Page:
The first ever close-up image of Pluto and Charon have been released as part of the New Horizons mission to the dwarf planet.

The colour picture was taken on 9 April from the New Horizons spacecraft using the Ralph colour imager. It is a preliminary reconstruction taken at a distance of about 71 million miles (115 million kilometres).

While the resolution is poor, both the dwarf planet and its largest moon can be seen distinctly.

It has been released as the spacecraft travels ever closer to Pluto, with its closest approach during its flyby on 14 July. At this point, the images taken will be in "spectacular resolution", as New Horizons principal investigator Alan Stern told IBTimes UK earlier this month.

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New Horizons will make its closest approach to Pluto on 14 July NASA/Johns Hopkins University Applied Physics Laboratory/Southwest Research Institute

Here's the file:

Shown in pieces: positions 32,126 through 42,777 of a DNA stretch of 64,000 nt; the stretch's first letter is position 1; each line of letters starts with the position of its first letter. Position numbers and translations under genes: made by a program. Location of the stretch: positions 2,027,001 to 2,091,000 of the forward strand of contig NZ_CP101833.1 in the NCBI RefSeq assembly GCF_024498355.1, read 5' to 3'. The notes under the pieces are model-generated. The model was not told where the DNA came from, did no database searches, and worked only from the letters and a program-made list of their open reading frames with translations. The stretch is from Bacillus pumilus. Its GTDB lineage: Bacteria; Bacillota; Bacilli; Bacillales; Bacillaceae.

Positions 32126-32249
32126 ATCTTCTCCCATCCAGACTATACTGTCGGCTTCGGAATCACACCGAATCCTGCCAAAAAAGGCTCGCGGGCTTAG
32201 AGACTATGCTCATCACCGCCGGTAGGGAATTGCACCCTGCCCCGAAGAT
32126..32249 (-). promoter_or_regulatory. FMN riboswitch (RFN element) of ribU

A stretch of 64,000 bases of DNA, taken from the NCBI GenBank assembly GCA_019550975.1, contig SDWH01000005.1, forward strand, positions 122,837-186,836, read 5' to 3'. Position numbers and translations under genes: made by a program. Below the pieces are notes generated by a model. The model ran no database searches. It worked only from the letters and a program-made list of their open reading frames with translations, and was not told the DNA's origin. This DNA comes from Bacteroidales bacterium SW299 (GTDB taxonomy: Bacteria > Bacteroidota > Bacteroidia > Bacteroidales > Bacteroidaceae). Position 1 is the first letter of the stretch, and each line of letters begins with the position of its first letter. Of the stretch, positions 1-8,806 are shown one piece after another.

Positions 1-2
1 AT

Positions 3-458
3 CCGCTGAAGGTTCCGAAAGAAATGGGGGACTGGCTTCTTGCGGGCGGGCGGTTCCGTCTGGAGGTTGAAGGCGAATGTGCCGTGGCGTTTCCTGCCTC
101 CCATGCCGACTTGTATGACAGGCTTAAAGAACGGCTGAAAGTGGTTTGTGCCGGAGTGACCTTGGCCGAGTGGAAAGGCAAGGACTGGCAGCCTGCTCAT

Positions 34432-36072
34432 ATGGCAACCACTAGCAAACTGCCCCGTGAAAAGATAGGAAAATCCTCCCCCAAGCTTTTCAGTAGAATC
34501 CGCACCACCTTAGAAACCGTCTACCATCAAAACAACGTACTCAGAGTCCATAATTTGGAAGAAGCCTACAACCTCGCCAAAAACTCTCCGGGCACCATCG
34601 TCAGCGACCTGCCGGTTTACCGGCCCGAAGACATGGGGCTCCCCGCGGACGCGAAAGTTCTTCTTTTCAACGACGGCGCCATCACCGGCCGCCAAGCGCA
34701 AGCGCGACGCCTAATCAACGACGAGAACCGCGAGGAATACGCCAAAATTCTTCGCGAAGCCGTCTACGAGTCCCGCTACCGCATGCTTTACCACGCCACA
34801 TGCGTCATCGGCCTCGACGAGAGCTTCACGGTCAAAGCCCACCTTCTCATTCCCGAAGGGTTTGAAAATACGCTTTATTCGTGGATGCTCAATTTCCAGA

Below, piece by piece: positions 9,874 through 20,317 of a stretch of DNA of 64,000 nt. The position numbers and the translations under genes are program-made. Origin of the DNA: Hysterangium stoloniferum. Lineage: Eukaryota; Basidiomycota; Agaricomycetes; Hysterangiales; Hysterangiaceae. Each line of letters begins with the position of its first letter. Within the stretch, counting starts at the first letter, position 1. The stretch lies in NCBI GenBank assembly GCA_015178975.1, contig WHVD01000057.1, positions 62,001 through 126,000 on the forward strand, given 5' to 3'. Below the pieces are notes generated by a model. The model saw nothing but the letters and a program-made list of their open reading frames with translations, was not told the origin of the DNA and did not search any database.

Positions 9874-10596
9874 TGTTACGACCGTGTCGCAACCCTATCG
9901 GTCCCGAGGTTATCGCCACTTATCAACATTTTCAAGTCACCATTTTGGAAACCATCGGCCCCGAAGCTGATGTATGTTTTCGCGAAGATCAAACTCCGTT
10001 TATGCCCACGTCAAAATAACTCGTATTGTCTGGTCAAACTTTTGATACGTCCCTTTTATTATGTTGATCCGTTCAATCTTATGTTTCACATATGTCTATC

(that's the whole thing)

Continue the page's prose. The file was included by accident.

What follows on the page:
"If we flew over London we'd be able to spot individual buildings. To be specific, the best resolution will be about 70m per pixel, so when I say buildings I mean things like stadiums or large buildings in the down town – not individual houses."

New Horizons includes a suite of seven scientific instruments, including cameras, spectrometers, and plasma and dust detectors. They will be used to map the geology of Pluto and Charon and examine their surface compositions and temperatures, amongst other goals.

This is pure exploration; we're going to turn points of light into a planet and a system of moons before your eyes!" Stern said in a statement.

"New Horizons is flying to Pluto – the biggest, brightest and most complex of the dwarf planets in the Kuiper Belt. This 21st century encounter is going to be an exploration bonanza unparalleled in anticipation since the storied missions of Voyager in the 1980s."